In contradistinction to the original project—what seems in hindsight more of a documented research mission—emphasis was placed on the concept of the copy versus the original: actual objects (microfiche, papers, etc.) from the diplomatic mission in the bag on the pedestal, photocopied reading material (a mix of both things Beshty found at the embassy and things he was reading in preparation for the project), imitation furniture, and a copy of a recording from the embassy heard through the phone.5 The recording, for instance, is “original” but simultaneously cannot be “real”—or at least pertinent anymore, due to the simple passage of time. Beshty is also provocative in the display techniques he employs, confronting issues of curatorial tidiness and spectacle. His disco ball-inspired kinetic pedestal might seem “cute” but it also makes the space less solemn, a sentiment Beshty clearly wanted to avoid.

Beshty grapples with the solemnity and sadness easily bestowed on ruins, even with unremarkable ruins such as the Iraqi diplomatic mission or the abandoned shopping malls of his 2004 series Phenomenology of Dead Shopping Malls. Although he seems fascinated with architectural subjects, his interest is inspired less by the structure and more by the idea of the place. Beshty highlights the uncertainty and uniqueness of a place even if it is quite banal; and within Berlin the embassy is hardly alone in being an abandoned bureaucratic structure. Beshty’s fascination with place came full circle to the actual exhibition space, as it took place in a lobby—and thus a transitional space—below the museum proper. The artist also found a link between the Berlin- based embassy and Armand Hammer, the museum’s namesake (and the late chairman of Occidental Petroleum, whose offices are in the building above the museum), whom he saw as a “relic of the Cold War.”6

Beshty’s thoughtful installation invites one—without the pretenses of fetishization or heroization—to know a political relic, a category that seems unfamiliar but should not. His artistic, intellectual, and physical journey and process can be mirrored by that of an engaged visitor. Each subsequent visit to the Lobby Gallery revealed more and made me think more which, for me, makes for a near-perfect art experience. During my last visit to the exhibition, on its penultimate day, I realized that much of the photocopied reading material had vanished. The motivations were mysterious—it seemed that mostly the non-English language material had disappeared—but, like the artist himself, someone (or, more likely, some people) wanted a physical memento. Or else they simply recognized that literature in the form of a copy was of presumably less value to the unseen owner and thus free for the taking. Beshty’s process can potentially inspire multiple visits, a spell in the chair, petty thievery, a backward glance.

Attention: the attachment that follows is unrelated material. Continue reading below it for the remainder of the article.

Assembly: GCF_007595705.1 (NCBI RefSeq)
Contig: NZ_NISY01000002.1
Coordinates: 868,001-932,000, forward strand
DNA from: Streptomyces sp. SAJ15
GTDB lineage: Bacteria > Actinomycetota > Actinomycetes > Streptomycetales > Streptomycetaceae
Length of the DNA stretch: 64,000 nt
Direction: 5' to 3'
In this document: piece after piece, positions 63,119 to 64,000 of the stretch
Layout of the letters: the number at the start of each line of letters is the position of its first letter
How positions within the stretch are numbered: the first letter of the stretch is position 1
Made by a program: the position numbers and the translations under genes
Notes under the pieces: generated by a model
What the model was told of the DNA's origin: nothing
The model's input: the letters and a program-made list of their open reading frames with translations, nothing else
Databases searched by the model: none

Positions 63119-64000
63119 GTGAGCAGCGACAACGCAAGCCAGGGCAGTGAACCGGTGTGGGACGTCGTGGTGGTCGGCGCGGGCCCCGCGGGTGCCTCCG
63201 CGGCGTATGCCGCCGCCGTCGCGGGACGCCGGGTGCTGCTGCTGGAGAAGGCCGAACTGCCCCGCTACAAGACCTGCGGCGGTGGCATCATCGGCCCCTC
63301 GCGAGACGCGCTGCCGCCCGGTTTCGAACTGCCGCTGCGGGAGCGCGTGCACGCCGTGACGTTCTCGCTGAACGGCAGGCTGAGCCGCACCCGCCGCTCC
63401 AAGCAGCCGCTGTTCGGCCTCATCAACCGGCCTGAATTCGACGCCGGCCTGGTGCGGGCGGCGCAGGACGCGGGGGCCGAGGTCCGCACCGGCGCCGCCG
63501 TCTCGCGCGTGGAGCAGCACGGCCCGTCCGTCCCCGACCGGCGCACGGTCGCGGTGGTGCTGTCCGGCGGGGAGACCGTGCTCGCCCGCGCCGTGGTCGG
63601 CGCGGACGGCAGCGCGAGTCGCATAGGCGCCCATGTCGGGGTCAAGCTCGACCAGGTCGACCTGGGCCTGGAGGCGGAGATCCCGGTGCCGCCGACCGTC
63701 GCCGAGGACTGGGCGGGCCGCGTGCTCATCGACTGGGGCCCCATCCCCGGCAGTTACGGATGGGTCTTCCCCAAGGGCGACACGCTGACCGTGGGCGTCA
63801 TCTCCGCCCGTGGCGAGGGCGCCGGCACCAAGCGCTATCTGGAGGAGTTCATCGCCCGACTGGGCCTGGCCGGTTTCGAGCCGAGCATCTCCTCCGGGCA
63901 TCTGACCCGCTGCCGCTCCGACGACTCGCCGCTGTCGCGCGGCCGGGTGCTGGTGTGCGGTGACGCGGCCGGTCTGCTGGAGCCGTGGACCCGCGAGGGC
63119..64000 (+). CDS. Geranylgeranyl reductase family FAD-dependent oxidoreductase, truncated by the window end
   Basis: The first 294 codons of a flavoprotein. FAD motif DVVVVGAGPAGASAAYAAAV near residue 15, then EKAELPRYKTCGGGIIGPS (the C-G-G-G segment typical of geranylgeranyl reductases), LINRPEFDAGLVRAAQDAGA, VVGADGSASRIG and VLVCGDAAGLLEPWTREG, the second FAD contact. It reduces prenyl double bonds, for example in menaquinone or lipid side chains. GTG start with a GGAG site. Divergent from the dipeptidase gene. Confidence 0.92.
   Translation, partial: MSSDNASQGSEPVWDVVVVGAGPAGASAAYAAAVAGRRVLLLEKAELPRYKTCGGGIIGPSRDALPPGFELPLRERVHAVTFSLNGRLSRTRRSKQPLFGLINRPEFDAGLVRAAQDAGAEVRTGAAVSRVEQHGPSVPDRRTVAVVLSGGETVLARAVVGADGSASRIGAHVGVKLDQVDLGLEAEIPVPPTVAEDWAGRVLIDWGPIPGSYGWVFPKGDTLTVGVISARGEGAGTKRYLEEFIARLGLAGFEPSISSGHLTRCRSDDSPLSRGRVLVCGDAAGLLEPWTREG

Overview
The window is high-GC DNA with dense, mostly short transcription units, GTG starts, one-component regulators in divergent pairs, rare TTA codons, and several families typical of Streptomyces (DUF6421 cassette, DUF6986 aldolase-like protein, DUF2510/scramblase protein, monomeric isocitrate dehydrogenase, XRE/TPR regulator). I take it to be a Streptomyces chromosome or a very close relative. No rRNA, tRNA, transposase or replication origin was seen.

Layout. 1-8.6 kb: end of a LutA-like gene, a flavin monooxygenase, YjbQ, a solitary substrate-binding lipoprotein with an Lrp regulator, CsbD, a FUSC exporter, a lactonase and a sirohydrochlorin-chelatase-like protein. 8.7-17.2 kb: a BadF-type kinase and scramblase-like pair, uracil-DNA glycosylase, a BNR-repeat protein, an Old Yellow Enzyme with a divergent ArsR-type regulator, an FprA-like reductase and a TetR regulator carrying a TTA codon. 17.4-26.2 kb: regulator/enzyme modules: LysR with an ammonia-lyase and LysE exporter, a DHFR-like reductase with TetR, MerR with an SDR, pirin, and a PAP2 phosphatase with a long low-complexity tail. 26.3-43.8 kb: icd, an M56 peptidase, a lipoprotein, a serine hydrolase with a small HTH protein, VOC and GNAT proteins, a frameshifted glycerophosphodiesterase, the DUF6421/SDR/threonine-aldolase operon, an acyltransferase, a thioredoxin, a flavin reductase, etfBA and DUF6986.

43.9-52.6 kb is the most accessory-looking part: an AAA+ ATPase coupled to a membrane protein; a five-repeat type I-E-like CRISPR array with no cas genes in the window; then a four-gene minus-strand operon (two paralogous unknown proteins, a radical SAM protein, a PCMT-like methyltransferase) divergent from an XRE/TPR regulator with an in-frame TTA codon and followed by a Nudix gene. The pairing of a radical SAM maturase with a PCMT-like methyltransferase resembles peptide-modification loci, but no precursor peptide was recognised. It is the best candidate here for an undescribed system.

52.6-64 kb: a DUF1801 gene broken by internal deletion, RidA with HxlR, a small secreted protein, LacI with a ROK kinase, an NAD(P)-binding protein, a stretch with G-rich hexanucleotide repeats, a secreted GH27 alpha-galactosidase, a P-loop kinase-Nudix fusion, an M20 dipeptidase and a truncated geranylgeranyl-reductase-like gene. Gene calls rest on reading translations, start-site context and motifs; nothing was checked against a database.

Some may bristle at the “homework assignment” aspect of the exhibition (wall text, displayed books, pamphlet interview, even museum programming), just as some may bristle at waiting in a lobby or at an airport jetway or baggage claim. In this case, image and text collude, not simply to inform, but to create meaning and to make a sort of art-enabled time warp possible within the confines of a small gallery. In a sense, the images work as an invitation and itinerary but the text may be one’s ticket. The combined experience is neither dogmatic nor depressing; surprisingly, given the quasi-political subject, the resultant mood is positive and future-thinking—a viable and less-explored objective within contemporary art. At their best, such projects as Walead Beshty’s at the Hammer, like the best of actual travel, burst with expectancy and promise as they position an individual on the cusp of moving, returning, and discovering.

Jennifer Wulffson Goodell is an editor at the Getty Research Institute in Los Angeles.

Footnotes

  1. Gallery talk by Walead Beshty at the Hammer Museum, June 20, 2006 and Walead Beshty, “In Their Own Words: Walead Beshty,” NYFA Interactive [online], New York Foundation for the Arts, 2006. I wanted to remind myself of the precise non-religious definition of “relic” and so went to the Oxford English Dictionary. The third definition reads: “That which remains or is left behind, in later use esp. after destruction or wasting away; the remains or remaining fragments (of a thing); the remnant, residue (of a nation or people). And, just below, a variant definition: “A surviving memorial of some occurrence, period, people, etc.”
  2. Walead Beshty and Eric J. Schwab, “Wilkommen in Irak: Images from the former Iraqi Embassy in the former DDR,” Cabinet Magazine, Fall 2004. Originally published in Bidoun, Issue 00, Spring 2004.
  3. “In Their Own Words: Walead Beshty.”
  4. Gallery talk by Beshty, 2007.
  5. The material was largely of ideological nature; titles included The Accursed Share by Georges Bataille, The Last American by Khan-Li, Totalitarianism by Hannah Arendt; Beyond Armageddon by Walter M. Miller, an issue of The New Yorker from 2005, and a 1948 book on Le Corbusier.
  6. “In Their Own Words: Walead Beshty.”